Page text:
History of Bingham Canyon, Utah
Taken from the Utah History Encyclopedia (Links Added)

The variety of people in Bingham Canyon helped transform "the hill," as the mining operations of the Utah Copper Company (later Kennecott Copper Corporation) were originally called, into the world's largest open-pit copper mine. This expansion continually required the purchase of living areas for miners as the old towns of the canyon were gradually swallowed. Highland Boy and Copperfield were dismantled by 1960 and the last buildings in Bingham were torn down in 1972. Lark had disappeared from the map by the end of 1980. Copperton remains the sole survivor of the communities that helped to make Bingham Canyon one of the most culturally diverse and rich areas of Utah.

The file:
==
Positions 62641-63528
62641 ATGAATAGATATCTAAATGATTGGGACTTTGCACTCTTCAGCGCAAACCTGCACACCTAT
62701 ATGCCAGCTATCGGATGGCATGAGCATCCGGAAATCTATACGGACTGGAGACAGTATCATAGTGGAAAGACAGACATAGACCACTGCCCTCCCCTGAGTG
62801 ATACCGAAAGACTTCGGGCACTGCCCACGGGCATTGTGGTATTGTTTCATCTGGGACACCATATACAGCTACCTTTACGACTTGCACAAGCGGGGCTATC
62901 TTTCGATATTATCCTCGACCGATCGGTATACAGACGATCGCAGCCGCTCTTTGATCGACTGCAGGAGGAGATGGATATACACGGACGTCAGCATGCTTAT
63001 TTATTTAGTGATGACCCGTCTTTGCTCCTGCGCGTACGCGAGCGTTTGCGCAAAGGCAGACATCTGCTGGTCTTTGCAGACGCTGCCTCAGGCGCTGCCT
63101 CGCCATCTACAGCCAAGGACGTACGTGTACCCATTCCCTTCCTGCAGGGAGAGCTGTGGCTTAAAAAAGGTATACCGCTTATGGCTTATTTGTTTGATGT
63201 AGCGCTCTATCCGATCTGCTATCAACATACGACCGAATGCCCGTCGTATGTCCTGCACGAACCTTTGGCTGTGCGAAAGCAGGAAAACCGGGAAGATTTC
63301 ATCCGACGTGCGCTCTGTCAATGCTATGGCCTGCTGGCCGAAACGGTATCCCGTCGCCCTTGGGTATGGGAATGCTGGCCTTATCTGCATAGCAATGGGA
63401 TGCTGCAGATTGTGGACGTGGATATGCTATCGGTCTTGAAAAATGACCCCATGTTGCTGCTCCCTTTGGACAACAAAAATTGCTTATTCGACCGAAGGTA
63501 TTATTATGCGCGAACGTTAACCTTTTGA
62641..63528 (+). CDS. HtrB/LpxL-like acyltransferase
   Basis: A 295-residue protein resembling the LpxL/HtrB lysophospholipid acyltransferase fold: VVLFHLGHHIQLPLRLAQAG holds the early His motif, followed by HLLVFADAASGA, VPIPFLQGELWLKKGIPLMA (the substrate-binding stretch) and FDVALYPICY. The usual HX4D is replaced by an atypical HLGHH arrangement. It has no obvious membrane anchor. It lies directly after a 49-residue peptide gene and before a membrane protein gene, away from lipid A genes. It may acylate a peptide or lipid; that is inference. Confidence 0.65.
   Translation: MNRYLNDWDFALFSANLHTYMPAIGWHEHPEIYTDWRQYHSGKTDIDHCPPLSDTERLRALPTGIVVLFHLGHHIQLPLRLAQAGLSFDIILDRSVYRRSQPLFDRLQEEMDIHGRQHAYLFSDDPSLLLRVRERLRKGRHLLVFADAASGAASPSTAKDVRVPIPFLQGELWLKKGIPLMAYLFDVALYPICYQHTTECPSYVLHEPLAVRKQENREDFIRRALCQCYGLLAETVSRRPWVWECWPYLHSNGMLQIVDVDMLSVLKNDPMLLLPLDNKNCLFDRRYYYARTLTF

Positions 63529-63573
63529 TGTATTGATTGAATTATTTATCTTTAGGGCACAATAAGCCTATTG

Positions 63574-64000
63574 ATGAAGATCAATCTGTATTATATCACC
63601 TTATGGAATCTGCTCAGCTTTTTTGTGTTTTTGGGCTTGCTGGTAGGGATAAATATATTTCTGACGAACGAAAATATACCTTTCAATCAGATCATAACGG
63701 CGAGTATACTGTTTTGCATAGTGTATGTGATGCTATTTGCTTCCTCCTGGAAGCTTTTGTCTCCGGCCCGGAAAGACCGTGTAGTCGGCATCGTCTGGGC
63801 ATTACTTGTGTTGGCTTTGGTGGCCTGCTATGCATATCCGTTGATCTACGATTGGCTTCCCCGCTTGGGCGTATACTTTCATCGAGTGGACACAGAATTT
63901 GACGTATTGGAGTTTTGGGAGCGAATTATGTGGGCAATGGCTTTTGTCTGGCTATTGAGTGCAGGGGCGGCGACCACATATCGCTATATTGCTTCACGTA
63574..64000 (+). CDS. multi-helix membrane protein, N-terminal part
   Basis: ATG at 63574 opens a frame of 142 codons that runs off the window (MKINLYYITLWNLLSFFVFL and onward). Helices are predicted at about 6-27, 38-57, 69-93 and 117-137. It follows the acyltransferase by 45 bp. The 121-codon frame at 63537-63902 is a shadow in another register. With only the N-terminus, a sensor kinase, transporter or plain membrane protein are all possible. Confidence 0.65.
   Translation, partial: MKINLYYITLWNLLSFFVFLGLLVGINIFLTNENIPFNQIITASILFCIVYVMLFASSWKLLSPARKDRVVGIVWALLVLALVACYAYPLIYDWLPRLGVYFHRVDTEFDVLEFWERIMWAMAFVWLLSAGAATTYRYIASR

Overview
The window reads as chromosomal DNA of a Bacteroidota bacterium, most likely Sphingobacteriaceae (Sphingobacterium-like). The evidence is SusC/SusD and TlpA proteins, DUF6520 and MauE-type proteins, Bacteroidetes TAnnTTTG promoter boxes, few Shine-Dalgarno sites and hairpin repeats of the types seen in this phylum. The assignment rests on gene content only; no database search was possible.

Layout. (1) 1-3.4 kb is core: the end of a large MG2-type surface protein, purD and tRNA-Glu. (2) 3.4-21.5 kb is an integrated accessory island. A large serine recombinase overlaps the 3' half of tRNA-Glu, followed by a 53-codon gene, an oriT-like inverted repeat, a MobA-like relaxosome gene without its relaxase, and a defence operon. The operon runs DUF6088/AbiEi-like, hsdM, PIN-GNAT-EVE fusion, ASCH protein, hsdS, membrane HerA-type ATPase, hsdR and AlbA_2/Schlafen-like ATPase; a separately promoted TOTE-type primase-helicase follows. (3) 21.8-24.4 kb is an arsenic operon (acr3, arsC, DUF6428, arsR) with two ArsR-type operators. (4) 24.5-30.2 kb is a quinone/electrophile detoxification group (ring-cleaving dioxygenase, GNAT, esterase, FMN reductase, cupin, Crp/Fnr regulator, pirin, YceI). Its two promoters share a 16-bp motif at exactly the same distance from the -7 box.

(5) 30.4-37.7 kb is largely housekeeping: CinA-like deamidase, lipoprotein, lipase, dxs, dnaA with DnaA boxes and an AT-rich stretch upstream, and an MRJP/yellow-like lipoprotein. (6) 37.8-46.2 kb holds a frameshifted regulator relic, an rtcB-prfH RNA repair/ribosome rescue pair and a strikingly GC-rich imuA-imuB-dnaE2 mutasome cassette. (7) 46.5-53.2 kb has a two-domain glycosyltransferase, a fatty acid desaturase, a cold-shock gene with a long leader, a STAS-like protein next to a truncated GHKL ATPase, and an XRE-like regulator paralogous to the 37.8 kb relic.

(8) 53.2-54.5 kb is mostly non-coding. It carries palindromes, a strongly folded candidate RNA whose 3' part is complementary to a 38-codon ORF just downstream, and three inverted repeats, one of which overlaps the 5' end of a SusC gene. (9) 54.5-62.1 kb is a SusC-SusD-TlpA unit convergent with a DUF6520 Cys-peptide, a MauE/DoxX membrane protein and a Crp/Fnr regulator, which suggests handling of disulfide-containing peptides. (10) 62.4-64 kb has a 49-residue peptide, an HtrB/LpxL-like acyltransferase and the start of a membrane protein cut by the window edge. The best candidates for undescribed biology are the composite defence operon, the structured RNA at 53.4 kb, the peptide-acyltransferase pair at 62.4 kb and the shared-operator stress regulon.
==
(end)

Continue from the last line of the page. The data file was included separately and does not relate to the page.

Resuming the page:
See: Leonard Arrington and Gary B. Hansen, "The Richest Hole on Earth - A History of the Bingham Copper Mine," Utah State University Monograph Series II (October 1963); Lynn R. Bailey, Old Reliable - A History of Bingham Canyon, Utah. (1990); Violet Boyce and Mabel Harmer, Upstairs to a Mine (1976); Scott Crump, Copperton (1978); Marion Dunn, Bingham Canyon (1973).

Scott Crump

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